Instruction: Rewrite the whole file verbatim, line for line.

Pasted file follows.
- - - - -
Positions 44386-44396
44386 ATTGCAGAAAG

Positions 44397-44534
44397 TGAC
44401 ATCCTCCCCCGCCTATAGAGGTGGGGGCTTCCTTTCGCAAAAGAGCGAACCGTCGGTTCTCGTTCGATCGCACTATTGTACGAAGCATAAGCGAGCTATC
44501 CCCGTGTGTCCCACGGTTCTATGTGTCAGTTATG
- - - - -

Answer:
Positions 44386-44396
44386 ATTGCAGAAAG

Positions 44397-44534
44397 TGAC
44401 ATCCTCCCCCGCCTATAGAGGTGGGGGCTTCCTTTCGCAAAAGAGCGAACCGTCGGTTCTCGTTCGATCGCACTATTGTACGAAGCATAAGCGAGCTATC
44501 CCCGTGTGTCCCACGGTTCTATGTGTCAGTTATG